is more extraordinary in the history of
vegetable kingdom, as it seems to me, than the apparently very sudden
and abrupt development of the higher plants.’
in a letter to botanist Sir Joseph Hooker of Kew Gardens, 1881
fascinated by orchids. In his Origin
he mentioned the ‘inexhaustible number of
which orchids ensure their pollination, pointing out that these would
have entailed changes in every part of the flower.
Orchids are not that difficult to grow if you know where they come
from. The trick is to replicate their native environment in your home.
Some orchids bloom in the winter because they are native to the
southern hemisphere; others are fragrant only in the evening in order
to attract the nocturnal birds and insects they needed for pollination.
Orchids come in many shapes and sizes, the best known probably being
the insect–mimicking species. Many of these mimics have very
ingenious ways of attracting pollinating insects, appealing to the
senses of both sight and smell.
One of the most amazing of these mimics is the Bucket Orchid, which
comes in two species, Coryanthes
speciosa and Stanhopea
grandiflora. Bucket orchids
are pollinated by the males of two
species of bee — Euglossa
meriana and Euglossa cordata
— which themselves are specially designed for the task.
Attracted by the smell of nectar emanating from the orchid,
bee gathers from the surface of the flower a liquid which will make him
attractive to female bees.
The surface of the orchid is slimy, which causes the bee to slip and
fall into the ‘bucket’ that contains a pool of
dripping from a gland above. The only way the bee can escape is through
a tunnel, and there is a convenient step leading from the pool of
liquid to the tunnel entrance.
As the bee is about to escape from the tunnel, the walls of the tunnel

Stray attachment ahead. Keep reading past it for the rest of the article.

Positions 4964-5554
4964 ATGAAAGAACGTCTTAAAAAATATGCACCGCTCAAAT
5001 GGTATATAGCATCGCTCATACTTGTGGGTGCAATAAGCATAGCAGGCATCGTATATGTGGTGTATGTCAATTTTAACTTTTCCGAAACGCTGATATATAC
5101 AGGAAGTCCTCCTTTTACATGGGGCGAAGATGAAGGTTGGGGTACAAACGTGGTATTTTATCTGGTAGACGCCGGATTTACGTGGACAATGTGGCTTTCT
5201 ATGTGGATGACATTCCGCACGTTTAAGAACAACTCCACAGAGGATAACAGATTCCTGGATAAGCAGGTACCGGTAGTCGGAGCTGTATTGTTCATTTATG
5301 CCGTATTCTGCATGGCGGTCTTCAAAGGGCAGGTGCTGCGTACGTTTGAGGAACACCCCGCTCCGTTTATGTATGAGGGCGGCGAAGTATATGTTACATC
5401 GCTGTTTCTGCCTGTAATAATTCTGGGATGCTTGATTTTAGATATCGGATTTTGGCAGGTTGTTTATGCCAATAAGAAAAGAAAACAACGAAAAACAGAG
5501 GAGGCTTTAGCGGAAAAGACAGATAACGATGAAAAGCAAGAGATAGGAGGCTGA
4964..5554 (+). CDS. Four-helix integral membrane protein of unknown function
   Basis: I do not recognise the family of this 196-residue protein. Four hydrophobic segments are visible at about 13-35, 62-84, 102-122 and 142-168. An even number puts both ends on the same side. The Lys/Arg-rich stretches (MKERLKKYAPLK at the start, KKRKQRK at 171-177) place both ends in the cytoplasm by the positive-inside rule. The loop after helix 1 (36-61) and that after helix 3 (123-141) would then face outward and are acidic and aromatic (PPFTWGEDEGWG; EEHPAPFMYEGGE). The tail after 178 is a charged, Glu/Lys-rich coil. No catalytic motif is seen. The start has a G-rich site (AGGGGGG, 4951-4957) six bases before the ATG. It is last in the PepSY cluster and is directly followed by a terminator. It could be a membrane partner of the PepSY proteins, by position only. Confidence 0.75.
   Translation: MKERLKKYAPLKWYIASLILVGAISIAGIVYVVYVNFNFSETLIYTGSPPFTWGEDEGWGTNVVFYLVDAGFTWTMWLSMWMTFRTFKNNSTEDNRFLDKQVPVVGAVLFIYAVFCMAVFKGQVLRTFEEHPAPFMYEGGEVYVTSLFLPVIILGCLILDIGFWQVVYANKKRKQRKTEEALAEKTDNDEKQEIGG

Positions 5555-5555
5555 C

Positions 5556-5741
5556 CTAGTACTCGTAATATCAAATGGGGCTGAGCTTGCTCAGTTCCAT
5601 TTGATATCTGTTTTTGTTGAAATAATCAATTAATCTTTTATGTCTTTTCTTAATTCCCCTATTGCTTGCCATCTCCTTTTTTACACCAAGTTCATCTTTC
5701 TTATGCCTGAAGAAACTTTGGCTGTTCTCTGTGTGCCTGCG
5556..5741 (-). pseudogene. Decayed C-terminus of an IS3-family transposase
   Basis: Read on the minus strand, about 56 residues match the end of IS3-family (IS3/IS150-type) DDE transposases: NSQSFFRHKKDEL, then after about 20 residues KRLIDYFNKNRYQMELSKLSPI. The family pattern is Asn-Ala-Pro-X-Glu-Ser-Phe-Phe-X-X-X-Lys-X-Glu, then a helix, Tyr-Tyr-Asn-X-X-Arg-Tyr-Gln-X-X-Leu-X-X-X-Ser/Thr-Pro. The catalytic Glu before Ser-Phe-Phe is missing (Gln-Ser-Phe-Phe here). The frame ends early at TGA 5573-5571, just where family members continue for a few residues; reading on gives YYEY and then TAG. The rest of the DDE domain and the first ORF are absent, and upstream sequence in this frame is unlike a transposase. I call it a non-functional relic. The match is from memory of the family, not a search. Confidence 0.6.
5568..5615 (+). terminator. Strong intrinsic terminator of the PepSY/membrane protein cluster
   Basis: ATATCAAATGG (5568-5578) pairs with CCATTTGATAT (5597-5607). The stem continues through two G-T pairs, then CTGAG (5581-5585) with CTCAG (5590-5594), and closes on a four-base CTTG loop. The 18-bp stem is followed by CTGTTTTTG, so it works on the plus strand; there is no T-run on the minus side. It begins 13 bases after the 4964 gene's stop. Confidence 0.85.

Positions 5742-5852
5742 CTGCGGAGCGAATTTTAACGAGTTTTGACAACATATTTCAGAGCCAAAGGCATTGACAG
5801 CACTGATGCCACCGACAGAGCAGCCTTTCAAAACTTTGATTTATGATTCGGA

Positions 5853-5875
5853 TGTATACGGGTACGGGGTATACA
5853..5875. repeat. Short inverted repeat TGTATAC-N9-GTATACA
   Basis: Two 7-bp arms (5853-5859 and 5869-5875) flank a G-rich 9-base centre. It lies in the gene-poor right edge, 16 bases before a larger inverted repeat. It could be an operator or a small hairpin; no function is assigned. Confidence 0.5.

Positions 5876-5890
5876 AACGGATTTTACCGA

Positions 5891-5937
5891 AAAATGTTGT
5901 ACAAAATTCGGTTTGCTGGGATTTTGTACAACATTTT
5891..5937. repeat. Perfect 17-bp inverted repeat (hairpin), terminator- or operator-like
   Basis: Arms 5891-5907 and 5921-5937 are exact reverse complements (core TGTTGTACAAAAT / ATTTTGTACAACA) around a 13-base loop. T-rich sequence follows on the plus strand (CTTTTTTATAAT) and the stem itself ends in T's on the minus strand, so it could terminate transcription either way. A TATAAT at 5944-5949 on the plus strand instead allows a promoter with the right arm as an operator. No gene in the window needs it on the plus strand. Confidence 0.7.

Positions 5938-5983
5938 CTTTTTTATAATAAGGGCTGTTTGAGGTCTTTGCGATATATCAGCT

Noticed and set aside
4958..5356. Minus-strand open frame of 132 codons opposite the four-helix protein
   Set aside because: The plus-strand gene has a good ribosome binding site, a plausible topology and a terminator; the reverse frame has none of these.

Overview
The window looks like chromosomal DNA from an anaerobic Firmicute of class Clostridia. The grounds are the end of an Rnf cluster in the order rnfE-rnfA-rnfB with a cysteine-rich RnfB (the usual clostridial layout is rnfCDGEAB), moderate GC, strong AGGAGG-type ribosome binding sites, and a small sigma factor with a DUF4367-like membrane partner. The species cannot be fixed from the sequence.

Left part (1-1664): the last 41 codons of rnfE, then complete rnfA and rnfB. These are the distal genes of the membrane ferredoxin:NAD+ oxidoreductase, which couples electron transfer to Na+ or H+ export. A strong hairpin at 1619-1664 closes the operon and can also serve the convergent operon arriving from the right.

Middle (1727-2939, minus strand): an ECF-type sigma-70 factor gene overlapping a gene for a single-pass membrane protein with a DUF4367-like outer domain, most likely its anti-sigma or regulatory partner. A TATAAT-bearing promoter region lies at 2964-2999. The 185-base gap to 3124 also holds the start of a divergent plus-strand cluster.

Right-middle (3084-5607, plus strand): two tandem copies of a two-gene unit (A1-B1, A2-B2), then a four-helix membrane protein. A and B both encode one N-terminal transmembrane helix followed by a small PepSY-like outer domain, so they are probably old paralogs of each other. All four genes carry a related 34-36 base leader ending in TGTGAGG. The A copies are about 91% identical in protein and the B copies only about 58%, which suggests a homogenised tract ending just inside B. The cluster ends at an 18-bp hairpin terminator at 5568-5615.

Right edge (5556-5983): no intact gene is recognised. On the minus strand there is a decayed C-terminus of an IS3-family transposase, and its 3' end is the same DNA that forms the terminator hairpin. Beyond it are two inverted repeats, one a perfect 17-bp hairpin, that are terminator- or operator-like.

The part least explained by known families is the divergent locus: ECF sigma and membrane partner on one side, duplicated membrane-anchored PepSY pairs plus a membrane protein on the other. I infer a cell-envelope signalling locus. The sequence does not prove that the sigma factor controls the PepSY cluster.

contract, gripping the bee. The plant’s mechanism then glues
pollen sacs to the bee’s back. After allowing time for the
to dry, the bee is released. If the bee then flies to another bucket
orchid, the same process will take place, except that this time, when
the bee attempts to leave the tunnel, a hook in the roof of the tunnel
removes the pollen sacs, and the fertilization process is completed.
The three key components to growing orchids are humidity, water and
soil conditions. Different varieties of orchids have different
preferences about climate, nutrients and water. Again, it is important
to know the native environment of the particular species being grown.
Most orchids thrive in about 60% humidity. Indoors, they may need help
in the form of a nearby saucer filled with rocks and water, or a humidity
Orchids grown indoors often require a special orchid fertilizer, and a
special potting medium to help them grow.
To Repot Orchids
When you repot an orchid plant, your intention should be to provide new
and fresh media rather than just a larger pot. Most orchids do not grow
well in too large a pot, as they will concentrate on root
development and stop growing upwards. Repot
your orchid in 5 easy steps.